The great British bank holiday hotspots that look just like wonders abroad – so can you guess the difference?


WE’RE on course for a sizzling Bank Holiday weekend, with temperatures higher than Ibiza.

Travel abroad still proving tricky, but there is no need to jump on a plane to get the best of sunshine break.

The UK has its own Great British versions of many of the top global wonders

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The UK has its own Great British versions of many of the top global wondersCredit: Alamy

The UK has its own Great British versions of many of the top global wonders.

Travel Editor Lisa Minot tours the country to reveal copycat destinations at home that will remind you of some the world’s most amazing places.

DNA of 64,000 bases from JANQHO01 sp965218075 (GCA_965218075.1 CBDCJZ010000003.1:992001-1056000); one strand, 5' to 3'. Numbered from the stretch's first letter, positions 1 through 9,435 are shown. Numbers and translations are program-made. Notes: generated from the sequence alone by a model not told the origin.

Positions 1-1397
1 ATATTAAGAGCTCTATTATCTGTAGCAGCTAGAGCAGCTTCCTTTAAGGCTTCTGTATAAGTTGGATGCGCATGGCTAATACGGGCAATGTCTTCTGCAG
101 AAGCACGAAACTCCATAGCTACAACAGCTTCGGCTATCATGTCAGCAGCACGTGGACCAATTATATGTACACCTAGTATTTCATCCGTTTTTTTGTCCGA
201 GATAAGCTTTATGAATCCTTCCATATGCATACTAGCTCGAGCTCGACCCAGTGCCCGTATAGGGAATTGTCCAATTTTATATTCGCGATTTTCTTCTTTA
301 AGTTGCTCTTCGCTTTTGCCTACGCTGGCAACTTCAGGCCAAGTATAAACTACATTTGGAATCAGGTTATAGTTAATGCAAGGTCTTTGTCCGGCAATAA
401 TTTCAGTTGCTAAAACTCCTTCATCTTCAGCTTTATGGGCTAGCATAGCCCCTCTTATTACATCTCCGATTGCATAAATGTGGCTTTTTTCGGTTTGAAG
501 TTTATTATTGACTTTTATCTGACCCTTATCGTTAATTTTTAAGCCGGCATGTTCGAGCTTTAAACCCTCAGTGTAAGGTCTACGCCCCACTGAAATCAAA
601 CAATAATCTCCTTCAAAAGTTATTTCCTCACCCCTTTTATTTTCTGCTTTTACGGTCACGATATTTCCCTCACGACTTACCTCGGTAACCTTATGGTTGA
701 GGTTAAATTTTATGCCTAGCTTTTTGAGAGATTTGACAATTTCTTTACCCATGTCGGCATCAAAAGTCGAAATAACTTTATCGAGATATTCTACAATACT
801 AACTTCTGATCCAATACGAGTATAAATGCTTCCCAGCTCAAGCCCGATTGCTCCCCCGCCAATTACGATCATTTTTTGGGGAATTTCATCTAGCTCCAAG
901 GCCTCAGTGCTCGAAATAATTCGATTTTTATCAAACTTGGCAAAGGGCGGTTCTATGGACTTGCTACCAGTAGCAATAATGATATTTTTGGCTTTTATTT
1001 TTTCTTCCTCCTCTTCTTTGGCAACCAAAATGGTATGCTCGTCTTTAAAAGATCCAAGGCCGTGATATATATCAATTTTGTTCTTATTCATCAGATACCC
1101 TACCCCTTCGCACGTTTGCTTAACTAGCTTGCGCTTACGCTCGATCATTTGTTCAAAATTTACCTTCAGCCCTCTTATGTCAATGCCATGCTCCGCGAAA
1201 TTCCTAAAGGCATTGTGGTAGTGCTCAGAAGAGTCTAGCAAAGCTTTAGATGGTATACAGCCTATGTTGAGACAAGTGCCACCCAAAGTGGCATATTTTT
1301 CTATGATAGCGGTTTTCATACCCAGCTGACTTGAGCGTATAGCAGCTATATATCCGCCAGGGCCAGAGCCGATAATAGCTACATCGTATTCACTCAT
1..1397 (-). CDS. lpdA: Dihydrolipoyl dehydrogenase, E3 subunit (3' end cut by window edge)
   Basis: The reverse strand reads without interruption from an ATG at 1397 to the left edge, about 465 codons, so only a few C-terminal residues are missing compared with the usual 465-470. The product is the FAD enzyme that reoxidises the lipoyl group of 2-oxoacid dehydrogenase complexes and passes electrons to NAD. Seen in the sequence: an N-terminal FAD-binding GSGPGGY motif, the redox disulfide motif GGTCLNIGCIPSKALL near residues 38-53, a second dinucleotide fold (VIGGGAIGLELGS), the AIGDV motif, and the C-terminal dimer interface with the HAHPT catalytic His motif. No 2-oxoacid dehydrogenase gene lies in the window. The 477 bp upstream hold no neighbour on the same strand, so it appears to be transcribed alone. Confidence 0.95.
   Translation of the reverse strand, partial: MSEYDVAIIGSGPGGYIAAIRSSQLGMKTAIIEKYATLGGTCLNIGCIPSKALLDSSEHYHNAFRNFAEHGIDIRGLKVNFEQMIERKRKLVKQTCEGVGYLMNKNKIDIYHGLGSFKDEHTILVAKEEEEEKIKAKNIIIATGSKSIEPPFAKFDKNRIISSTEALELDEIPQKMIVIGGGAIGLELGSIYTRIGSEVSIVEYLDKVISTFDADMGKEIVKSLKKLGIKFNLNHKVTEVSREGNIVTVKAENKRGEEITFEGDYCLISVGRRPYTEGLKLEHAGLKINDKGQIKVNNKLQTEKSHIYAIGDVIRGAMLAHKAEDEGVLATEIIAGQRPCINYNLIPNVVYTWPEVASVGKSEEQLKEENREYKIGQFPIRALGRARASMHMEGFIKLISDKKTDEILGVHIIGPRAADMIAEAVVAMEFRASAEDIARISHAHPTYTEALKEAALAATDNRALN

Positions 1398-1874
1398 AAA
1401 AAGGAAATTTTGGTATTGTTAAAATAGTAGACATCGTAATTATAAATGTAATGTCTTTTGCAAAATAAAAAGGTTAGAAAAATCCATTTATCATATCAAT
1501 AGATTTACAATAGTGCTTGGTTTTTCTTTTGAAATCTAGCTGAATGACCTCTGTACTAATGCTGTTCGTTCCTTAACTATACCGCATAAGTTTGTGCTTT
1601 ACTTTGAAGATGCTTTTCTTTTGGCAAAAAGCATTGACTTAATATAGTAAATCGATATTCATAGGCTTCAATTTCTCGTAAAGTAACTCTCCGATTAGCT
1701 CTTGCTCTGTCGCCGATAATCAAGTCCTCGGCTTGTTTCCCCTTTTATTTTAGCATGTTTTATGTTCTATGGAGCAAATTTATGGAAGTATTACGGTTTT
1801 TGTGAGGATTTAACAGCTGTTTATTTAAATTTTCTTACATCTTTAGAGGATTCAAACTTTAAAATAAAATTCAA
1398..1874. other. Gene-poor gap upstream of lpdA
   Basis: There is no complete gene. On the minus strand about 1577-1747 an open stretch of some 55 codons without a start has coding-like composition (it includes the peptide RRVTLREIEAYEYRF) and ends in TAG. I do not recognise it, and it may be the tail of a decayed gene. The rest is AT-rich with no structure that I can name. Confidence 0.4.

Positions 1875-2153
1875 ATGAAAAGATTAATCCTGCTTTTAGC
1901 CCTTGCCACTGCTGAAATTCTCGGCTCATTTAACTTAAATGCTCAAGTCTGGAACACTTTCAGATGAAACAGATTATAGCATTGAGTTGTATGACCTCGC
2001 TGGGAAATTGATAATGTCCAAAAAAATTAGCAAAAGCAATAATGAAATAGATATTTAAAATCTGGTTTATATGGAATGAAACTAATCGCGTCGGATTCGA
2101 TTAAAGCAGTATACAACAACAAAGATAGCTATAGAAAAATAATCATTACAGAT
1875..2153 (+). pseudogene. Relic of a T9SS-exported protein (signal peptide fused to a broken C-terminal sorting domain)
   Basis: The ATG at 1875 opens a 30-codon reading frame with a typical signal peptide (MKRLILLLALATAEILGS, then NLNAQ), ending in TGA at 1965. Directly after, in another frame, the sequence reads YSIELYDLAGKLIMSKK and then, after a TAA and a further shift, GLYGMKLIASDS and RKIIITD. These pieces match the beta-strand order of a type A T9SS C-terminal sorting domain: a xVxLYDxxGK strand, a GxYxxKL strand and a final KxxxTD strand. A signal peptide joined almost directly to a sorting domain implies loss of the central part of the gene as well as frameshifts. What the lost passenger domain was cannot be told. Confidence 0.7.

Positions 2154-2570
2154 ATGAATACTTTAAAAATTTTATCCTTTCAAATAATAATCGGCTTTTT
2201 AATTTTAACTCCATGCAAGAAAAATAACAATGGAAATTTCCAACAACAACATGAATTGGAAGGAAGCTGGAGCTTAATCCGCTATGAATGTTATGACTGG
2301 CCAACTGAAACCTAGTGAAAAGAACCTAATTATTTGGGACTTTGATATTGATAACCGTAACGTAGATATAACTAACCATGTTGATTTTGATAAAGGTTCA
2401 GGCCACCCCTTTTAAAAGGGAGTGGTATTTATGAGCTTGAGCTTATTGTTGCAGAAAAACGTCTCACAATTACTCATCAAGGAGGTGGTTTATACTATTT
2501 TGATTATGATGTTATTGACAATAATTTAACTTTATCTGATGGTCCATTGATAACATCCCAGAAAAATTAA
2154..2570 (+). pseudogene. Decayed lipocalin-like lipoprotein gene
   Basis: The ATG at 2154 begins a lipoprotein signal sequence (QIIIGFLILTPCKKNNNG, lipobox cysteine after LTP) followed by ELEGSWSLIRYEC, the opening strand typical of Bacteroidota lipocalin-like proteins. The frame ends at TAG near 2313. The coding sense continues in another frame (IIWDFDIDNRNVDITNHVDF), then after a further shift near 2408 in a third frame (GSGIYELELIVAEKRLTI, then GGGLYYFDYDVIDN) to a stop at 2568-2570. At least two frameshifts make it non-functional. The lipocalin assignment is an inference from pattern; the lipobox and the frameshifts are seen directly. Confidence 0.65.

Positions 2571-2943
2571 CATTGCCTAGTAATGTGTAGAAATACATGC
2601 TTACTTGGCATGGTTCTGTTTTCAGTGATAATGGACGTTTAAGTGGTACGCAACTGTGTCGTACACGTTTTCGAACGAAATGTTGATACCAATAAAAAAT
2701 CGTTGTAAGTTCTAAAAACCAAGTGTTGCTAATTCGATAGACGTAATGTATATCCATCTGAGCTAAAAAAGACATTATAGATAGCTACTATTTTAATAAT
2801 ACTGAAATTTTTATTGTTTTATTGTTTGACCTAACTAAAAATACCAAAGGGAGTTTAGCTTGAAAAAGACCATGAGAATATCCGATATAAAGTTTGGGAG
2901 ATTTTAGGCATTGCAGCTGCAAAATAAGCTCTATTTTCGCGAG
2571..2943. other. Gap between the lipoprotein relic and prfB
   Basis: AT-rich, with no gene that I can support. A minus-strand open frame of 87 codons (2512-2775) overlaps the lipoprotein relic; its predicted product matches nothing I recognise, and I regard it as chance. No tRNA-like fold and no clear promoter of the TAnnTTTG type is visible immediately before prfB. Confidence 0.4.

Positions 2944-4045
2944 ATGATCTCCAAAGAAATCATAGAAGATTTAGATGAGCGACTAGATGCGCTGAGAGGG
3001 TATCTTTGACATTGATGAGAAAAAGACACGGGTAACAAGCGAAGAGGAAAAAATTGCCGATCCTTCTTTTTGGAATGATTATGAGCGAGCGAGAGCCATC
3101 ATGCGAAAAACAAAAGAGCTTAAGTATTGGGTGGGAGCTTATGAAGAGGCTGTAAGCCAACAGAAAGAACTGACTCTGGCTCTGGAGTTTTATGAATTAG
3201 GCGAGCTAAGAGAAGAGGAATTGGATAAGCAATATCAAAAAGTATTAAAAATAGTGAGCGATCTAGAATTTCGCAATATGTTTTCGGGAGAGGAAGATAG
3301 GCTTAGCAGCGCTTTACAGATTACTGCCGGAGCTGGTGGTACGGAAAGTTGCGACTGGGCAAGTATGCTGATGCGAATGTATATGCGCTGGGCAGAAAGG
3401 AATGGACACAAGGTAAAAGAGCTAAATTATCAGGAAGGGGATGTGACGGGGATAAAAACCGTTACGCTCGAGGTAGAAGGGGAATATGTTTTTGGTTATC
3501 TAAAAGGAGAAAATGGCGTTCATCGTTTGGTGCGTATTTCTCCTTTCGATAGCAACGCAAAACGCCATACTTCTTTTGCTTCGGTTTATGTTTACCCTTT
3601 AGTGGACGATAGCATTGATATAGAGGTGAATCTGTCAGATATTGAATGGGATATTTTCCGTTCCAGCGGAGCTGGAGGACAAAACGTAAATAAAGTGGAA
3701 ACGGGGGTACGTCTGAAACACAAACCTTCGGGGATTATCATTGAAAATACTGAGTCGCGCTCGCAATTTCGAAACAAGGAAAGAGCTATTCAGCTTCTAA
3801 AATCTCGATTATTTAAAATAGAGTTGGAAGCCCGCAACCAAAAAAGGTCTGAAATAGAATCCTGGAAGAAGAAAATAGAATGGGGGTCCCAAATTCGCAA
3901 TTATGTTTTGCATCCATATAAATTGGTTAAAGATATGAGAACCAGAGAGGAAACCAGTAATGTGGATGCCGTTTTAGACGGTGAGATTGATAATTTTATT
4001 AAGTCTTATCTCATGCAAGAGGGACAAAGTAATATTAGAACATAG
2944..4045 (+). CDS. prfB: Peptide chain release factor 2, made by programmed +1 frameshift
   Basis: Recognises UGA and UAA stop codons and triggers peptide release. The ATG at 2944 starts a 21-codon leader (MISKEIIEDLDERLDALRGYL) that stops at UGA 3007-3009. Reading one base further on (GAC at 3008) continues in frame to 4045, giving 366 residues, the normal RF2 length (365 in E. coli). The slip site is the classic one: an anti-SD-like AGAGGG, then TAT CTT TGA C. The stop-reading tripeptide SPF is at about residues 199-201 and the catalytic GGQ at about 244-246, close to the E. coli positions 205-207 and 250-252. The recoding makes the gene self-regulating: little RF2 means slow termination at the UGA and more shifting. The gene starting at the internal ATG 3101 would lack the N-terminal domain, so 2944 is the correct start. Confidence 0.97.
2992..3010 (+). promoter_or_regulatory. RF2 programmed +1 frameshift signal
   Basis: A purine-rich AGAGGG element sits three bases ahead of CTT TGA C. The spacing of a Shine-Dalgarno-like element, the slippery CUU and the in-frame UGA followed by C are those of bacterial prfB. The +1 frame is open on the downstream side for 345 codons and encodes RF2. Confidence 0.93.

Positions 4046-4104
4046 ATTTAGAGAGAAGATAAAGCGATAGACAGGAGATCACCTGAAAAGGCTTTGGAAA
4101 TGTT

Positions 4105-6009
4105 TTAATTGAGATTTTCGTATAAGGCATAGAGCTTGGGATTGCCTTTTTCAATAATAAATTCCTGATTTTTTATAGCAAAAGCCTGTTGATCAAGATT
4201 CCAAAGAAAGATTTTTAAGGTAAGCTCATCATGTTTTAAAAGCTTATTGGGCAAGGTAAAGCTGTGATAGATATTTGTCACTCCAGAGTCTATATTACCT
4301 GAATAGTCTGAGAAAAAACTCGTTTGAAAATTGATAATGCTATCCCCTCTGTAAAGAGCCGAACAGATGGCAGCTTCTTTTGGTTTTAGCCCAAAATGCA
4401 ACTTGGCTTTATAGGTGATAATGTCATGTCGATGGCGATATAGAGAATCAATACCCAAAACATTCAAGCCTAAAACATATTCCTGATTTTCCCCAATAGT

St Michael’s Mount (Mont-Saint-Michel)

FOR a bit of romance, you can’t beat a castle on an island cut off by the tides – and St Michael’s Mount in Cornwall is just as fascinating as its counterpart Mont-Saint-Michel in Normandy.

The Cornish gem just off the coast of the town of Marazion was once the home of Bronze Age hunters and Benedictine monks.

St Michael’s Mount in Cornwall was once the home of Bronze Age hunters and Benedictine monks

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St Michael’s Mount in Cornwall was once the home of Bronze Age hunters and Benedictine monksCredit: 4Corners Images
Mont-Saint-Michel in Normandy, a castle on an island, is the French counterpart of the Cornish gem

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Mont-Saint-Michel in Normandy, a castle on an island, is the French counterpart of the Cornish gemCredit: Shutterstock

Now owned by the National Trust, it was the home of the St Aubyn family for more than 500 years.

There are still around 30 people living on the island and you can climb aboard amphibious vehicles to access it when the tide is high.

Tickets cost £10.50 adults, from £5 children. See stmichaelsmount.co.uk.